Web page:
Home Christian News After Supreme Court Backs Praying Coach, No Sweeping Changes

After Supreme Court Backs Praying Coach, No Sweeping Changes

FILE - Former Bremerton High School assistant football coach Joe Kennedy stands on the field at Bremerton Memorial Stadium, Nov. 5, 2015. After the June 27, 2022 U.S. Supreme Court ruling in favor of the high school football coach’s right to pray on the field after games, there were predictions of sweeping consequences from across the ideological spectrum. But three months after the decision, there’s no sign that large numbers of coaches are following Kennedy’s high-profile example. (Larry Steagall/Kitsap Sun via AP, File)

Across the ideological spectrum, there were predictions of dramatic consequences when the U.S. Supreme Court ruled in favor of a public high school football coach’s right to pray on the field after games.

Yet three months after the decision — and well into the football season — there’s no sign that large numbers of coaches have been newly inspired to follow Joseph Kennedy’s high-profile example.

“I don’t think there has been a noticeable uptick in these sorts of situations,” said Chris Line, an attorney for the Freedom From Religion Foundation, which advocates for the separation of church and state.

“But the real issue is not going to be the number, because there’s always going to be people like that who want to use their position to push religion on other people,” Line said. “The difference now is whether school districts are going to do the right thing about it.”

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The Supreme Court ruled 6-3 for Kennedy on June 27, saying the Washington state coach had a constitutional right to pray at the 50-yard-line. The conservative justices were in the majority and the liberals in dissent.

In a phone interview, Kennedy and his attorneys at First Liberty Institute, a Christian legal group, lauded the ruling. But the former assistant coach said he hasn’t seen “really any difference, good or bad” since June. As far as football games go, he said, “it seems to be pretty much the same.”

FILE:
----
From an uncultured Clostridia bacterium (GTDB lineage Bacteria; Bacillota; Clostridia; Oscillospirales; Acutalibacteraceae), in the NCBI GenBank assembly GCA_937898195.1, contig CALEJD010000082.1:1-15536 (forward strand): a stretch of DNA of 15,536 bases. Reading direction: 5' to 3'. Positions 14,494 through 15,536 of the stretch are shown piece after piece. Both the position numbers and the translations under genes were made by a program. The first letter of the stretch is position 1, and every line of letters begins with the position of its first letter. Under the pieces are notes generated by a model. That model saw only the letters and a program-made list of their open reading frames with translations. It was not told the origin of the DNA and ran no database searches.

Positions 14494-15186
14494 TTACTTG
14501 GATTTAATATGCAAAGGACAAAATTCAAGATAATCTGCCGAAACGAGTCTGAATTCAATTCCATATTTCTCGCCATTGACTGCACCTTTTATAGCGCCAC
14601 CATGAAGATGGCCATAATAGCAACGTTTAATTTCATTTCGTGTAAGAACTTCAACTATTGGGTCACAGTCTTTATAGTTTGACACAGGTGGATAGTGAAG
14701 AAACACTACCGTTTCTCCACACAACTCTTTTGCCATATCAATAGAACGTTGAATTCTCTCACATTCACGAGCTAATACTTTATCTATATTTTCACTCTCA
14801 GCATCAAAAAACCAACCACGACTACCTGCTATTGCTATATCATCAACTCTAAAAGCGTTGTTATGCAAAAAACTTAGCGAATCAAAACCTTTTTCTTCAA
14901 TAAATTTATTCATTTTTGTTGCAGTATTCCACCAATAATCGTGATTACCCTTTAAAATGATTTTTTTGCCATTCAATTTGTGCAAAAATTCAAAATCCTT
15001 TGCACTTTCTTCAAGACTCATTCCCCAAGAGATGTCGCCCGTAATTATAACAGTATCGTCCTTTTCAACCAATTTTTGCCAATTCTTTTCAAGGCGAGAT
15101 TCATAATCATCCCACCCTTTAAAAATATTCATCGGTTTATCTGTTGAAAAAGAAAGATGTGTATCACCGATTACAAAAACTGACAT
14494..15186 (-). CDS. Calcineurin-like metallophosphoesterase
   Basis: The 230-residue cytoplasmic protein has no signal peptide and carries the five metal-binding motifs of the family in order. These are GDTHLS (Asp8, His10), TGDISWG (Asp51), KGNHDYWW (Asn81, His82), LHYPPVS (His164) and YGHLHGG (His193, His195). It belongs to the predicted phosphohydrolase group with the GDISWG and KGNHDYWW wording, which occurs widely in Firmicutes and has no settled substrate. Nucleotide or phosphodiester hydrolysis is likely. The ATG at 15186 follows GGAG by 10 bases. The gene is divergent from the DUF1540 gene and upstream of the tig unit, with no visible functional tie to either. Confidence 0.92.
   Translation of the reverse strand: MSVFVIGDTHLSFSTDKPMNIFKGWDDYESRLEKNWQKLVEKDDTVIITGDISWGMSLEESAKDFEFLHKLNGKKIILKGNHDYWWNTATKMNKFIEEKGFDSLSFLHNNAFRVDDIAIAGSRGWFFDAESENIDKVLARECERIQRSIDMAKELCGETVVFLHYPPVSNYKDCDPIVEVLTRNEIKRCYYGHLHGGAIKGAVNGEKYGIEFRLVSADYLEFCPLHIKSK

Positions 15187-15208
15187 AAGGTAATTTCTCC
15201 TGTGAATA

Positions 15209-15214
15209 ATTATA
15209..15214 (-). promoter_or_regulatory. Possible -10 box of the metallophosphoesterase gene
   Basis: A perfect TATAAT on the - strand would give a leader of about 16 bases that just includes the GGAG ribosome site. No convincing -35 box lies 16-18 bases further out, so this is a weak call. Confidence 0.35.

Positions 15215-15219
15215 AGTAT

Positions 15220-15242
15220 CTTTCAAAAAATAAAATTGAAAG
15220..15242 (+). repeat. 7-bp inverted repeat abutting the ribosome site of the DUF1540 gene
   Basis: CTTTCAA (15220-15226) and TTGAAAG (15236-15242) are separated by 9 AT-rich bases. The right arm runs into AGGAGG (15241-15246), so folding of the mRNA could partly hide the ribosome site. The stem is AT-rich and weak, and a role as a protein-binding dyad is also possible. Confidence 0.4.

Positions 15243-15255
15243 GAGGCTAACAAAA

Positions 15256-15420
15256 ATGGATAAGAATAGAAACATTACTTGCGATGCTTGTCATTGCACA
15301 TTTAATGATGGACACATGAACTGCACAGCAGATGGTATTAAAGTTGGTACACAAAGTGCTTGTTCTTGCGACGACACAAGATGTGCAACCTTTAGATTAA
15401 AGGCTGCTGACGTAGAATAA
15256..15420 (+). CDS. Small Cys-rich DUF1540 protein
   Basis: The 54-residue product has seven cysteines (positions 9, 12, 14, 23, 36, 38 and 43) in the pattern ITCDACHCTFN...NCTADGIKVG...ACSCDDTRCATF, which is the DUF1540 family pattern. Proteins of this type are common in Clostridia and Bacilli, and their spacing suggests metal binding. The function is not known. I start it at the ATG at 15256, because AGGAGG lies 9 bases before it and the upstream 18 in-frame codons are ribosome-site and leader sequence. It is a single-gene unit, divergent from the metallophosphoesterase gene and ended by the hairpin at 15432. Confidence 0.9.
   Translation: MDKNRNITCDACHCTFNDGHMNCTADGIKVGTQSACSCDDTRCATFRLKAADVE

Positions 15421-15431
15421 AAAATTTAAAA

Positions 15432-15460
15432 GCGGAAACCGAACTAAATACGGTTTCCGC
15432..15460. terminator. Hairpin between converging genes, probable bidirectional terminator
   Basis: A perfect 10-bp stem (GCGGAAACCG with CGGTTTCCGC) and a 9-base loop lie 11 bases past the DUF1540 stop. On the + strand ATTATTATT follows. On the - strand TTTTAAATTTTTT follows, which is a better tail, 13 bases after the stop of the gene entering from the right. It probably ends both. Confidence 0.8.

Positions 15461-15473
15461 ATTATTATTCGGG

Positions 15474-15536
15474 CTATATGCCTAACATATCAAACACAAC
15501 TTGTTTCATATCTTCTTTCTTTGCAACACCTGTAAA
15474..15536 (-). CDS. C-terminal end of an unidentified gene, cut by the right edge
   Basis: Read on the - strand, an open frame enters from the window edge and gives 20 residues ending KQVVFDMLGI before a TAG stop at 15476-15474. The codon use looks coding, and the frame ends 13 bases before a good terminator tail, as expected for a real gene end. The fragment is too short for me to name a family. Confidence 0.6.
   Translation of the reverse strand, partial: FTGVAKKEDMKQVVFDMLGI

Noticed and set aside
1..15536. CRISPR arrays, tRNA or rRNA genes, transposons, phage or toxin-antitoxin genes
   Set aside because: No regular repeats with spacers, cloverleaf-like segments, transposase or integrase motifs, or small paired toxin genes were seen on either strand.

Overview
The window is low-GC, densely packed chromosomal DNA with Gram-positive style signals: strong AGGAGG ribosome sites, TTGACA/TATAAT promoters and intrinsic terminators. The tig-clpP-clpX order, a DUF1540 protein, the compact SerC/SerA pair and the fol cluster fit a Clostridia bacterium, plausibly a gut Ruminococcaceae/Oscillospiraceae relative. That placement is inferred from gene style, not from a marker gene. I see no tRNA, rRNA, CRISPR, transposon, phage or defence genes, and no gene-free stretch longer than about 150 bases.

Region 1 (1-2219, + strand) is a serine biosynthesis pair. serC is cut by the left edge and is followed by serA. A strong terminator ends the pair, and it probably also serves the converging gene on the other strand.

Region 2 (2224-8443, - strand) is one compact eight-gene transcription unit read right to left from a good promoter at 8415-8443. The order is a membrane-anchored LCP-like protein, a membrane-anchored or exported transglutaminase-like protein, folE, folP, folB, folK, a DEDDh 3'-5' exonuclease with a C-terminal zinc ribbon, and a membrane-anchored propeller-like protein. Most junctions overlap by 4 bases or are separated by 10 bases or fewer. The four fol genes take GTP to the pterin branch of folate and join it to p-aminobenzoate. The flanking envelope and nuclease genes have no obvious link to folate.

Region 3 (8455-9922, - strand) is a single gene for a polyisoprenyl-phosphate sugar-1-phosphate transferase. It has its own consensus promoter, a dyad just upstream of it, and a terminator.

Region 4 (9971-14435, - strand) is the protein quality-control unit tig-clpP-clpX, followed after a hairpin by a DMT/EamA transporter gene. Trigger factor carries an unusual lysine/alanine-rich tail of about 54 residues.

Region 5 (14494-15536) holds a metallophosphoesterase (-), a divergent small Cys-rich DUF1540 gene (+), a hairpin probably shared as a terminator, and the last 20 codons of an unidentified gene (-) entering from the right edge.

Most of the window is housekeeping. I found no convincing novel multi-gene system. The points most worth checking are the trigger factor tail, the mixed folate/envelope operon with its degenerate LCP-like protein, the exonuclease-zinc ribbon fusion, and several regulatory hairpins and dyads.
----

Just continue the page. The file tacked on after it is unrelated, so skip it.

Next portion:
“I think everybody’s trying to figure out what’s next and especially at the high school level ’cause this came out right before the season,” he said.

A majority of U.S. adults approve of the Supreme Court’s decision, according to a new poll from The Associated Press-NORC Center for Public Affairs Research.

The poll shows 54% of Americans approve of the ruling, while 22% disapprove and 23% hold neither opinion. The survey also shows that solid majorities think a coach leading a team in prayer (60%), a player leading a team in prayer (64%) and a coach praying on the field without asking the team to join in (71%) should all be allowed in public high school sports.

Kennedy began coaching at Bremerton High near Seattle in 2008. He initially prayed alone on the 50-yard line at the end of games. Students started joining him, and over time he began delivering short, inspirational talks with religious references. Kennedy did that for years and also led students in locker room prayers. When the school district learned what he was doing in 2015, it asked him to stop out of concerns of a possible lawsuit over students’ religious freedom rights.

Kennedy stopped leading prayers in the locker room and on the field, but wanted to continue kneeling and praying on the field after games. The school asked him not to do so while still “on duty” as a coach. When he continued, it put him on paid leave. The head coach of the varsity team later recommended he not be rehired because, among other things, he failed to follow district policy.